Glazing Technologies

How to Improve the Thermal Performance of a Window

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As the thermal insulation of the entire building envelope becomes more important, incremental improvements in thermal performances also become more important.

The science of building envelope design develops all the time and with it, the materials and products used as part of this envelope must also do so.

Emphasis is often placed on the glazing to provide improved performances, with the phrase “I want to improve the thermal performance of the windows” often heard amongst the specification office. But if you want to make the best gains in window insulation, you need to know how Uw values and thermal performances are put together, and what makes them improve.

Learn More: What is a U Value?


Where Does Energy Escape Through a Window?

The first step in improving the performance of your window design is understanding where heat and energy can escape.

Two thirds of the energy lost through a window is lost due to radiated heat through the glazing. The rest of the thermal energy loss is through the frame and spacer bar via conduction.

The energy lost through the glass unit of a window is referred to as the Ug value. The energy lost through the frame is the Uf value and the energy transferred through the spacer is the Psi value.

uw of a window breakdown graphic


How Can I Improve the Thermal Performance of a Window?

As the most energy travels through a window through the glazing, the best gains in thermal performance can be made by improving the thermal performance of the glass unit itself.

If you look back at the development of insulated glass units over time, you can see the importance that the Ug value (thermal performance of the glass) has on the typical Uw value expected of the window.

The best thermal performance improvement for a window can be achieved by improving the Ug value.

If you have reached the maximum possible performance for the glass specification, your next material to improve is the frame.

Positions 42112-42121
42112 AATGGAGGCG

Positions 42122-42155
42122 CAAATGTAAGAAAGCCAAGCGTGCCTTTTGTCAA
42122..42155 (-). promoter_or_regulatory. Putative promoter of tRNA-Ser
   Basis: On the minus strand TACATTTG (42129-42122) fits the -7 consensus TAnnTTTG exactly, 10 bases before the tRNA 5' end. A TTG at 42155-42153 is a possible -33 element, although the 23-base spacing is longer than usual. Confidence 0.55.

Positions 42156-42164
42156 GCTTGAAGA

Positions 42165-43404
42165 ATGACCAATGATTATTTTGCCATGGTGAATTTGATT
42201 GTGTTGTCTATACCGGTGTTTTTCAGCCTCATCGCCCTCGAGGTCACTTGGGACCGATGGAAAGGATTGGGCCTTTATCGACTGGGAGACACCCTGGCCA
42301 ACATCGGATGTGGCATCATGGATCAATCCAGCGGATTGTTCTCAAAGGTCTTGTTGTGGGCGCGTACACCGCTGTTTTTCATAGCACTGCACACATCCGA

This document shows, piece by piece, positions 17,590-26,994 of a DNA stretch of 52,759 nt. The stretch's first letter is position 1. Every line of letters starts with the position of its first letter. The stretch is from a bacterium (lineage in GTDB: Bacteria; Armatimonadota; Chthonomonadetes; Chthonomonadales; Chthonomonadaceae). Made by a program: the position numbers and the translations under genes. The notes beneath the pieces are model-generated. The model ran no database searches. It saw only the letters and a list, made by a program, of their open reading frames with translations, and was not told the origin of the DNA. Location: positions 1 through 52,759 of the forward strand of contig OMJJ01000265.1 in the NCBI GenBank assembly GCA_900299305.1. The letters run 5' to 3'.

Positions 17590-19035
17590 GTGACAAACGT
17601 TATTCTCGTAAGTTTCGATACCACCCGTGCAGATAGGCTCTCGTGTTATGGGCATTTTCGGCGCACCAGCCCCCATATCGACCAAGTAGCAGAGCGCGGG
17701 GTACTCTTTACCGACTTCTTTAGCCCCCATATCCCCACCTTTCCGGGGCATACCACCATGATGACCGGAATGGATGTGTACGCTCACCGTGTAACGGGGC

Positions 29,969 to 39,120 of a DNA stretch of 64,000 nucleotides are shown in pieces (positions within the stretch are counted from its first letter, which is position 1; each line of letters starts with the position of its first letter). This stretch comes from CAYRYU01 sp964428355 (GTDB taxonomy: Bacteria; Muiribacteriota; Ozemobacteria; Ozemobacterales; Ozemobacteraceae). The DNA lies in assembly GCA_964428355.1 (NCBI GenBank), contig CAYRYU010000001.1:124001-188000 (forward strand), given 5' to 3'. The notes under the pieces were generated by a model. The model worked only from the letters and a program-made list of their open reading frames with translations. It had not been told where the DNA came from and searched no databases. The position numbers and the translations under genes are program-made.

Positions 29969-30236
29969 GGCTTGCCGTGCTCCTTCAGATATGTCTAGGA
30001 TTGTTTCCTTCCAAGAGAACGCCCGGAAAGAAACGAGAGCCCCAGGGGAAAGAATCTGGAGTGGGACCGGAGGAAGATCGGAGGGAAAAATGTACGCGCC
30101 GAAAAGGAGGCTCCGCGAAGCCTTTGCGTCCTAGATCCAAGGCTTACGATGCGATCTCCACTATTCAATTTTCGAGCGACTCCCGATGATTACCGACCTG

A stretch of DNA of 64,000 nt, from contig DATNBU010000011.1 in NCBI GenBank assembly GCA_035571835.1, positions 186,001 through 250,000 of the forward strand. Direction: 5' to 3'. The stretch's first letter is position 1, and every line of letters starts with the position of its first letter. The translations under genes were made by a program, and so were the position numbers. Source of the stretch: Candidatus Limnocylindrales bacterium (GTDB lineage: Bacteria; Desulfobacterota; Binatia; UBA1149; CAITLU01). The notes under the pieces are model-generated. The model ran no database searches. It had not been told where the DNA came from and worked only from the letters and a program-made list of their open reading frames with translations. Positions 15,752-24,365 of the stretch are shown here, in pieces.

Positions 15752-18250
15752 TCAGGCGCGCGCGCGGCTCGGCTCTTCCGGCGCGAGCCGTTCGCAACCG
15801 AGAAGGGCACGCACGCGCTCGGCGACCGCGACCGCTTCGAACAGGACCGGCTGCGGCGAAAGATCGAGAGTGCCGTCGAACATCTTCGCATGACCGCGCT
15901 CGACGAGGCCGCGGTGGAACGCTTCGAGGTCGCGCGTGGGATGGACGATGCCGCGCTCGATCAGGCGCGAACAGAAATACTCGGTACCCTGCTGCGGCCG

How Can I Improve the Thermal Performance of a Metal Framed Window?

When using a metal frame it must be thermally broken to ensure that no ‘cold bridging’ occurs across the frame. The technology behind the thermal breaks within metal window frames would be its own entire technical article but what is important to understand is what makes a good thermal break.

Learn more: What is a thermal break and how does it work in Metal Windows and Doors?

A good thermal break will be in line with the gas cavity of the glass unit. This creates a continuous thermal break through the window.

a graphic showing the thermal break of a metal window lining up with the thermal break of the glass

Systems can offer a higher level of overall performance by using multi chamber thermal breaks. This works in the same way that triple glazing does, integrating more air chambers within the insulation for improved performance.

a multi chamber thermal break diagram

What is the Expected Thermal Performance of a Window?

The expected thermal performance of a window will depend on the framing material and opening size. Exact Uw values can be provided for all window installations so that you know from an early stage what performance the window you have chosen will achieve.

Very often, specifiers will have a target performance that glaziers like IQ will have to achieve. We do this through a mixture of improving the glass performance and ensuring the frame performance is the best option for the installation.

a table showing different Uw values of windows

All modern double-glazed units will use a low e coating with an argon gas filling offering Uw values from 1.5 W/m2K to 1.2 W/m2K when used within a thermally broken metal frame.

If you want to achieve Uw values of less than 1.2 W/m2K then you will need to upgrade the glazing specification to triple glazing.

Well-engineered thermally broken metal systems will offer Uw values from 0.8 W/m2K with a triple glazed unit.

If you are looking for a Uw value of less than 0.8 W/m2K that is when you will need to look at improving the performance of the frame for additional gains. Timber is a natural insulator and is a great framing option for window designs that require a thermal performance of better than 0.8 W/m2K.

Uw values from 0.7-0.6W/m2K are very possible with timber systems that integrate triple glazing.

For Uw values of 0.5 W/m2K Passivhaus certified frames are often the best option. These frames use timber as the base material (with its natural insulation characteristics) plus an additional layer of insulation.

a diagram showing the frame build up of a passiv haus certified frame


How Can I Get the Window Thermal Performance I Need?

If you are looking to achieve a specific performance value with your window designs, contact the team at IQ with your design intent and performance requirements. Our expert team will be able to advise you on what will be possible for your design and performance needs.

Want to read more?

Technical Article: Thermal Performance in Modern House Design - All You Need to Know